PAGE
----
Updated: Aug 11
Taxi meters are devices that are used to calculate the fare for a taxi ride. They typically use a combination of time and distance measurements to determine the fare.
When a taxi ride begins, the driver starts the meter. The meter uses a timer to measure the amount of time that has elapsed since the ride began, and a distance sensor to measure the distance that the taxi has traveled.
The distance sensor is typically connected to the taxi's wheels or transmission, and measures the rotation of the wheels to determine the distance traveled. The meter also takes into account any additional charges or fees, such as tolls or surcharges.
The fare is calculated based on a formula, specific to where the taxi is licensed, that takes into account the time, distance, and any additional charges. The meter then displays the fare on a screen, and the passenger is expected to pay the amount shown when the ride is complete.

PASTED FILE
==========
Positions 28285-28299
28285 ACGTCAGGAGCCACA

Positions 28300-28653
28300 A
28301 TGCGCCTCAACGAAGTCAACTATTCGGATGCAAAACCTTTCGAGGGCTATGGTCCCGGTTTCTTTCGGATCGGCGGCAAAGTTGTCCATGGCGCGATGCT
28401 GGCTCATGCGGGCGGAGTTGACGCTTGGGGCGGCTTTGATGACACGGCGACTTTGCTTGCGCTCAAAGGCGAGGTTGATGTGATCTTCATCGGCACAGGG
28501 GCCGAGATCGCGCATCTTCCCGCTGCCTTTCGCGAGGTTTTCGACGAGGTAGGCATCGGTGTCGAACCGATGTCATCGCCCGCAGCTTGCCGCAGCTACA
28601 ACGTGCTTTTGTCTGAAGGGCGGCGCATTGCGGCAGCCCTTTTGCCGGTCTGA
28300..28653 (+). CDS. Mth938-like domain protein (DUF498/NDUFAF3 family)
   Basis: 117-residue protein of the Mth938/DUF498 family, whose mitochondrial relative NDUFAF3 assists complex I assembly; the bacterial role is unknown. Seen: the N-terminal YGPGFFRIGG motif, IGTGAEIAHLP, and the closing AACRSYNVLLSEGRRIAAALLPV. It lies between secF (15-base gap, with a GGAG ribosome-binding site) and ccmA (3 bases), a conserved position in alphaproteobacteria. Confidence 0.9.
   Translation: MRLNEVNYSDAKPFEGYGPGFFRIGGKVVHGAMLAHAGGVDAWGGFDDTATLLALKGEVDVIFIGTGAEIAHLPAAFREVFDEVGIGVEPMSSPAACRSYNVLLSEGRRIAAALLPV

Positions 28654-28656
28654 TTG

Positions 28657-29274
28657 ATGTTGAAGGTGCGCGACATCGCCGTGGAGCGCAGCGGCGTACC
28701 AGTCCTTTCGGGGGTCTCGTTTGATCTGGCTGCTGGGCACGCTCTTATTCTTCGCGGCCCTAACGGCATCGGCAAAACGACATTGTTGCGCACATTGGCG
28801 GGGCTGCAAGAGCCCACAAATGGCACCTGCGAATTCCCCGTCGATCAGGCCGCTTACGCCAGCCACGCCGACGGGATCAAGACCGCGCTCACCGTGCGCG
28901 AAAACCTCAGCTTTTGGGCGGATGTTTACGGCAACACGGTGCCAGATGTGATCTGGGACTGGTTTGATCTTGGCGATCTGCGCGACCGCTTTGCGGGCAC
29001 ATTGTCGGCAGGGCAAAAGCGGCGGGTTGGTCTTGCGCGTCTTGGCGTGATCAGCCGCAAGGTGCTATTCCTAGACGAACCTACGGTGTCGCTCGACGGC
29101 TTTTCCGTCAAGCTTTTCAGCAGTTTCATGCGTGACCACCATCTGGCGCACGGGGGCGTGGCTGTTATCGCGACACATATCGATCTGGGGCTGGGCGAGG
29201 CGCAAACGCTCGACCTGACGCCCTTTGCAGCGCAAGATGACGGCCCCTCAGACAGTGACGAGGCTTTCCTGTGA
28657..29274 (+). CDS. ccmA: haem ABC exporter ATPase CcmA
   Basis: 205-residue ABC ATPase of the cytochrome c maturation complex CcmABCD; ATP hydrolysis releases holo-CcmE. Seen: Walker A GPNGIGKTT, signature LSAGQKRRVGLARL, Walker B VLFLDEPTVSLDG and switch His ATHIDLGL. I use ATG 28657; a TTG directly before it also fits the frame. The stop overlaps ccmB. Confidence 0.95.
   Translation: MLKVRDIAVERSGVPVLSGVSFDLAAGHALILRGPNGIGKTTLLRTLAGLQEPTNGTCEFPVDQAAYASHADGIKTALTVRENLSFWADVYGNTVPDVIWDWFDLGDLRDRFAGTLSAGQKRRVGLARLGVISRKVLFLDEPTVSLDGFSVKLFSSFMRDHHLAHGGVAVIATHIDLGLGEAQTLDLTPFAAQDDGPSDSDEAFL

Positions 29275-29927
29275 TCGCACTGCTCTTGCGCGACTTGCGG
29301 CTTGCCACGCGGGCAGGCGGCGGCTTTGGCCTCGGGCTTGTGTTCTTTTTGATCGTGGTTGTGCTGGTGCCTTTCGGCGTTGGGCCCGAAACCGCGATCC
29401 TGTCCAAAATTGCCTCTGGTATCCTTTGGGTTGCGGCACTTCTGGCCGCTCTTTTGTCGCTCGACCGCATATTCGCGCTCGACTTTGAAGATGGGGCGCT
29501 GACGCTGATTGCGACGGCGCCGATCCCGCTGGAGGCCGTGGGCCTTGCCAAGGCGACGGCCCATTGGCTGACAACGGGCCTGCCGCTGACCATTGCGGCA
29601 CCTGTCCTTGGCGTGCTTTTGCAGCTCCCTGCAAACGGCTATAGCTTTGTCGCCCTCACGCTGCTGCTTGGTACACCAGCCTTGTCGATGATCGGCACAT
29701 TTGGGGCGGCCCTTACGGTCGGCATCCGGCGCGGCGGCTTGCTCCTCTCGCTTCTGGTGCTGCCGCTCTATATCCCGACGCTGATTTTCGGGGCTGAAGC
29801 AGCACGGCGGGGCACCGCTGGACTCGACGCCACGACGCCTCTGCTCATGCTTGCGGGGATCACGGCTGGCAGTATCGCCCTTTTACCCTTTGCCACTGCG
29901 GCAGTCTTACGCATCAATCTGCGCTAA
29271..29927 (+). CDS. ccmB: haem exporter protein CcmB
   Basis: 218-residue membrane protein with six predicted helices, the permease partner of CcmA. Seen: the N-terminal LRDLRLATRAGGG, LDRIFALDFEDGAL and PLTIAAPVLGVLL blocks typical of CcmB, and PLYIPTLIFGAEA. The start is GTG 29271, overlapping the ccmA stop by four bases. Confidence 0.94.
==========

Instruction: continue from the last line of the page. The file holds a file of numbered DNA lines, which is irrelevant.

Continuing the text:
Will taxi drivers accept a ‘fixed fare’?
A fixed price taxi fare, also known as a flat-rate fare, is a predetermined price that a passenger is charged for a taxi ride, regardless of the actual time or distance of the trip.
Unlike a traditional taxi fare, which is calculated based on the distance traveled and time elapsed during the trip, a fixed price fare is agreed upon in advance between the passenger and the driver or taxi company.
Fixed price taxi fares can sometimes be beneficial for passengers because they provide certainty about the cost of the trip, regardless of any unexpected traffic or route changes. This can make it easier for passengers to budget and plan their transportation expenses.
There are also some benefits to drivers if the fare is covers dead mileage or travelling in the direction of home at the end of their shift. For longer journeys taxi drivers may entertain offers of flat rates fares from customers, however run of the mill journeys will likely run from the meter.
In London and other regions, taxi drivers cannot charge more than the metered price.